Menue_phone
16.07.2019

Finland - land of the free press - is new president of the Council of the EU

by Frederic Krull

Finland, the self-proclaimed country of press freedom, holds the presidency of the Council of the EU for the next six months. On the occasion of the summit between Donald Trump and Vladimir Putin in July 2018 in Helsinki, the Finnish newspaper Helsingin Sanomat launched a campaign to tell the US President that he had arrived in the country of press freedom. For that purpose, 300 billboards were placed on the route between the airport and the place of the summit.

Finland- land of the free press - is new president of the Council of the EU Finland flag. Photo: Pixabay

The Finns have always been among the leading figures for world's press freedom. After dropping from first to fourth rank on the World Press Freedom Index by Reporters Without Borders (RSF) in 2018, the country is back on second place right behind Norway and followed by Sweden in the 2019 report. What is it that makes the current president country of the Council of the EU so successful in defending the right to freedom of press and media? Where are the weak spots?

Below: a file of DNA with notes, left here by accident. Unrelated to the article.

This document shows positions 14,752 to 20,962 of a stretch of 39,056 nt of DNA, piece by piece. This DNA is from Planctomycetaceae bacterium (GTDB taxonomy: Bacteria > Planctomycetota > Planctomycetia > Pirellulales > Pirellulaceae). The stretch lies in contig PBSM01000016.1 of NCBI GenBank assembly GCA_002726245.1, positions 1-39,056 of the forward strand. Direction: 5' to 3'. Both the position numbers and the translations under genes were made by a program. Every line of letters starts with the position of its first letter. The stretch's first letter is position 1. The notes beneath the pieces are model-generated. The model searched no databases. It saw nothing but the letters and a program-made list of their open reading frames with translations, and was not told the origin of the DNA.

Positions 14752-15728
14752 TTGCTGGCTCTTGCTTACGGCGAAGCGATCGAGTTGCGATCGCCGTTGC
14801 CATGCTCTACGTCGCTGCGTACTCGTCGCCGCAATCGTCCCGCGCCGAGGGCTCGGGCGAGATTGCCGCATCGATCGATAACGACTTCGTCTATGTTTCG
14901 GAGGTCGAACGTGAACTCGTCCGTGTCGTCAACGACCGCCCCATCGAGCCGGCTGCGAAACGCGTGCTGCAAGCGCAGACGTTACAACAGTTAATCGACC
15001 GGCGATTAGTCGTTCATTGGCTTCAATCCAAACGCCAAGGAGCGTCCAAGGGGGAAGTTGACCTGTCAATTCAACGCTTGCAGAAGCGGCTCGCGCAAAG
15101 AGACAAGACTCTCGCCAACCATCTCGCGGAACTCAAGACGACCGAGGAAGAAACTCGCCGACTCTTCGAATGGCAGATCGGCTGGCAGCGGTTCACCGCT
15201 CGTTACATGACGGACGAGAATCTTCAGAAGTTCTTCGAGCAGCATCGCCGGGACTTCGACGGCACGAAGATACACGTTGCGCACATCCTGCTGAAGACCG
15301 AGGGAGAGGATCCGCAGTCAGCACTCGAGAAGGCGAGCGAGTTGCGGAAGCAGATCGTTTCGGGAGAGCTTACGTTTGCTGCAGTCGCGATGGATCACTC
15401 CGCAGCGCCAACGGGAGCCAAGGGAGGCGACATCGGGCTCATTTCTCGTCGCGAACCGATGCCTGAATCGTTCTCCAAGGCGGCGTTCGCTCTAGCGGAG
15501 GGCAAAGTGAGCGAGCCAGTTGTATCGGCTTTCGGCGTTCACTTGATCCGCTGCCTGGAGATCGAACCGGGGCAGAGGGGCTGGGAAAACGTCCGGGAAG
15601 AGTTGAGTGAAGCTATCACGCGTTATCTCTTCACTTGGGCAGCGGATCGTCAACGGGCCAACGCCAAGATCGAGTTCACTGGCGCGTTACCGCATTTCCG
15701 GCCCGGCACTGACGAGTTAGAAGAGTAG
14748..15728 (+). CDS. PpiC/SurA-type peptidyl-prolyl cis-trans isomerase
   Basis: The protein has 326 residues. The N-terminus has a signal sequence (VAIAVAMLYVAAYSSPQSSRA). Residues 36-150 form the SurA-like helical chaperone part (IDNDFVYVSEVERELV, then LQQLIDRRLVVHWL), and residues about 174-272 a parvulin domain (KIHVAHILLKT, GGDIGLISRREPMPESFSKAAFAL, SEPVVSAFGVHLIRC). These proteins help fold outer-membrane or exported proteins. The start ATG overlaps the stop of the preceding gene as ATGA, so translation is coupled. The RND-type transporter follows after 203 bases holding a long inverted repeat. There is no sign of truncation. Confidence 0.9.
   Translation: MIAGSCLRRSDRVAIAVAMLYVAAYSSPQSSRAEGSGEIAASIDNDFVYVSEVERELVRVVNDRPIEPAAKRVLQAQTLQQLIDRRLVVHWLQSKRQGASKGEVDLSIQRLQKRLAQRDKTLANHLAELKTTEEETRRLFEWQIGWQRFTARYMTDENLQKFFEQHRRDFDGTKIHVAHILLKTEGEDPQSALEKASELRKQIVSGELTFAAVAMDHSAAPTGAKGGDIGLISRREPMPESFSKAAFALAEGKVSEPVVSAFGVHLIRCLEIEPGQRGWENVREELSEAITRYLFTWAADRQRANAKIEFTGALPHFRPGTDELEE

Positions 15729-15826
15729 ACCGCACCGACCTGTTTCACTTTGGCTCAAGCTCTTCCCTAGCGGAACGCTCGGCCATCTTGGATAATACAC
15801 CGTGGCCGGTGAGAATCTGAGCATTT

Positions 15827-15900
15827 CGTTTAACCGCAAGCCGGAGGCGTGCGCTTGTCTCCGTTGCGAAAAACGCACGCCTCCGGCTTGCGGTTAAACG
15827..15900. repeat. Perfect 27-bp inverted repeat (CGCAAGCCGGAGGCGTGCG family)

Transparency gains trust

The top three countries of RSF's index, have something in common - a long tradition of transparency; Norway established its first "Freedom of Information Law" in 1970, Sweden already had one in 1766 (the oldest in the world!), Finland's "Act on the Openness of Government Activities" has been in place since 1951. It allows every Finnish citizen to get access to governmental documents (only excluding secrecy provisions), as well as to documents issued by "private parties that perform public tasks", such as insurance or work pension institutions. The latter is an important inclusion, as it is not obvious for most FOI laws in the world to include the private sector.

Dedicated journalists and a keen audience

A high level of press freedom is greatly appreciated by both journalists and the consuming audience. Institutions like the Council for Mass Media (CMM) provide instruments of self-regulation for journalists and campaign for more reflective news. 

In May 2019, a co-operation of media companies and unions established a journalist support fund to counter harassment.

Finland- land of the free press - is the new president of the Council of the EU Official Logo of the Finland presidency Image EU Parliament

According to the Reuters Digital News Report 2019 Finland has always scored highly as the country with the most trusted news media. The report also shows that Yle, Finland's public broadcaster enjoys the biggest public confidence, even though, it is not legally isolated from political power and its governing body is appointed by and from members of parliament.

Diversity vs. high concentrated media ownership

Finns are keen readers. The Finnish national readership survey 2015 revealed that 80% of the over 9 year olds read a printed newspaper weekly.